However alongside knowledge of symptoms a little home test on a few strongly suspected foods can also help provide more clues without or before going on to testing. I would see this test as more of a steer in the right direction as oppose to a nailed on food sensitivity and the food must be removed. The idea is to use the test to spot foods that could be stressing out your nervous system and match it to symptoms and eliminate them, and assess if symptoms reduce. Symptom reduction should be apparent in a matter of days or sooner. Your body reacting to the consumption of a food can result from different mechanisms and not just to the response of your nervous system, this is only one type of response and therefore might be reliable enough to uncover your particular food challenge. It is however a simple enough, convenient and easy place to start. You only have to be able to measure your heart rate using your pulse or a heart rate monitor as well as a stopwatch and you can give it a go.
Pulse Test instructions
- Record the name of the food item or supplement to be tested below.
- Sit quietly for 5 minutes. Then measure your resting pulse rate for 1 full minute and record it in the Pretest Pulse Rate column below.
- Place the food item or supplement to be tested on your tongue, then close your mouth. You do not need to chew or swallow the sample – just get a good taste. Note: Encapsulated supplements need to be removed from the capsule first.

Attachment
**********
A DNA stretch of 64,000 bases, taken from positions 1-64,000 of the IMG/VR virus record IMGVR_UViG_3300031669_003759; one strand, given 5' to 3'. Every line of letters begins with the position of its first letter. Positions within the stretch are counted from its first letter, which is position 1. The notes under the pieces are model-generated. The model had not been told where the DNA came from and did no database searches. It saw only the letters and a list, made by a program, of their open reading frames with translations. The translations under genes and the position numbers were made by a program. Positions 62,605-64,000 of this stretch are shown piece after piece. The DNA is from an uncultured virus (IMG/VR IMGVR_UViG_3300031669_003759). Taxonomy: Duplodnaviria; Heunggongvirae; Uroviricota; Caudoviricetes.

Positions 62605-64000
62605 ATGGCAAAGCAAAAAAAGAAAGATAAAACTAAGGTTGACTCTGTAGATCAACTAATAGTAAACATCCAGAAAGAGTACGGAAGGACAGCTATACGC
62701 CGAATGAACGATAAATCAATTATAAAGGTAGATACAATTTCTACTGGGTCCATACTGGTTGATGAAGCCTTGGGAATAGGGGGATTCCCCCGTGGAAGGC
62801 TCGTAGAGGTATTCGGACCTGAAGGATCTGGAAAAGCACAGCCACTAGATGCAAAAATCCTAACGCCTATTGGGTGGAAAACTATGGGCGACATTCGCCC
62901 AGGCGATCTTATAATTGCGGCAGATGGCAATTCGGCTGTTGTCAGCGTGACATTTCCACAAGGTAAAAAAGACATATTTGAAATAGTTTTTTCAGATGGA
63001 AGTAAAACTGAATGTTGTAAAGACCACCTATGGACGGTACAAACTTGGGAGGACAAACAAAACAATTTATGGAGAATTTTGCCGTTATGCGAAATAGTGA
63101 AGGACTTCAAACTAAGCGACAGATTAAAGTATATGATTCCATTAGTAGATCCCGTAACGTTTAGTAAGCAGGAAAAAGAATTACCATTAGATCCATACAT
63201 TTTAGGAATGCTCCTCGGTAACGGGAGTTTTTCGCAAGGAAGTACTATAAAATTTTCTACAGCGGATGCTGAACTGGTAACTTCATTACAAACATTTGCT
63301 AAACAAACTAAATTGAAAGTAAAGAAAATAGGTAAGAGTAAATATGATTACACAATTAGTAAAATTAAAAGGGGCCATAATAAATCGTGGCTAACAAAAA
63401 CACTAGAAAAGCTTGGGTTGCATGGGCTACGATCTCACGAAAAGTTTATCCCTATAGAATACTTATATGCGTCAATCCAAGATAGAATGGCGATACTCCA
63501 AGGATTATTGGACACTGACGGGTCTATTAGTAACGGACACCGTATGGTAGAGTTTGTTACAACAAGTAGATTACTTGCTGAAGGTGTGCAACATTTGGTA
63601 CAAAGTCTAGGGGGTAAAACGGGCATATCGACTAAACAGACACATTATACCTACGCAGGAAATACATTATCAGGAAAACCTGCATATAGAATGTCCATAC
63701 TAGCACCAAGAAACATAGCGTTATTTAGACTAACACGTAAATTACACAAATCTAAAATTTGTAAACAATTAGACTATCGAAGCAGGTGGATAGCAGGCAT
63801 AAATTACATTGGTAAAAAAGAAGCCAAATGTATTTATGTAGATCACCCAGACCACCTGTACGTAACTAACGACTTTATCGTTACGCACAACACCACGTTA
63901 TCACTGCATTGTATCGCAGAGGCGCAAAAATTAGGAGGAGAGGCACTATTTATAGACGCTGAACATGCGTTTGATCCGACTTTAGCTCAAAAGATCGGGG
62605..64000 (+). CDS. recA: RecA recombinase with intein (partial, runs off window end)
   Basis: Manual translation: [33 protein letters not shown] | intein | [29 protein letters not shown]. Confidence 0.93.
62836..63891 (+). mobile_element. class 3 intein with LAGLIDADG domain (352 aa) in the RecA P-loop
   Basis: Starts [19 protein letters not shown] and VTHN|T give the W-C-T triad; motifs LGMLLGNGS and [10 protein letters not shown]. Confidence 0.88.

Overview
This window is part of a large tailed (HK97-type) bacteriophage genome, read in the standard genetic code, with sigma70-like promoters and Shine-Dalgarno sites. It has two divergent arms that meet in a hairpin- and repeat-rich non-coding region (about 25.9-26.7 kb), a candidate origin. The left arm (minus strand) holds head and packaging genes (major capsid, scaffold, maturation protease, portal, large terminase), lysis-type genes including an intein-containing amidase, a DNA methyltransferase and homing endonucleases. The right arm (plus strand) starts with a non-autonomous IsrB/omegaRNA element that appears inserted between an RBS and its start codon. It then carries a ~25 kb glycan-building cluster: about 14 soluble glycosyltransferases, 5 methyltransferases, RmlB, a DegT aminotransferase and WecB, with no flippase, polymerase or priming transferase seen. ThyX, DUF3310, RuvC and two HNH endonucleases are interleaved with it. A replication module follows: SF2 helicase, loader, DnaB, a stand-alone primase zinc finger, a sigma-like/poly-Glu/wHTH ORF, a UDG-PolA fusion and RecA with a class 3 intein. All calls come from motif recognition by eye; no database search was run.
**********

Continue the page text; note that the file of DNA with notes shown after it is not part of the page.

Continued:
- Wait at least 1 minute.
- Check your pulse rate again for 1 full minute.
- Record the result in the Post Test Pulse Rate column below.
If your pulse rate increases or drops by 4 or more beats per minute then the item being tested is causing a reaction.
- Rinse your mouth thoroughly with pure, warm water and then wait until your pulse rate is back to the original pretest rate. Note: This can take hours to happen for severe reactions, but normally only takes about 10 minutes.
- Repeat this test with the next food item or supplement.
Option: Do this test after eating a whole meal. An increase or drop indicates something in the meal is causing a reaction. Note all of the food items eaten then test them individually at next meal or at a later time.
How to reduce the effects of reactive foods
Beyond avoiding the foods discussed above and investigating underlying health issues brought on by digestive infections, environmental toxins and genetic weaknesses there are many health principles and specific supplements that support the inflammatory type symptoms.
- Aim to get sun exposure on as close to daily basis as is possible based on location to ensure adequate vitamin D levels
- Do your best to maintain a healthy weight, aim to be active daily and minimise processed foods
- Build into your day small breaks that you focus on yourself to minimise stress that leads to inflammation; mediate, breathing or stretching exercises, read a book, phone a friend/family
- Increase your intake of omega-3 fatty acids, either by eating more fish products or supplementing with fish oil
- Consider adding probiotic supplements to your daily routine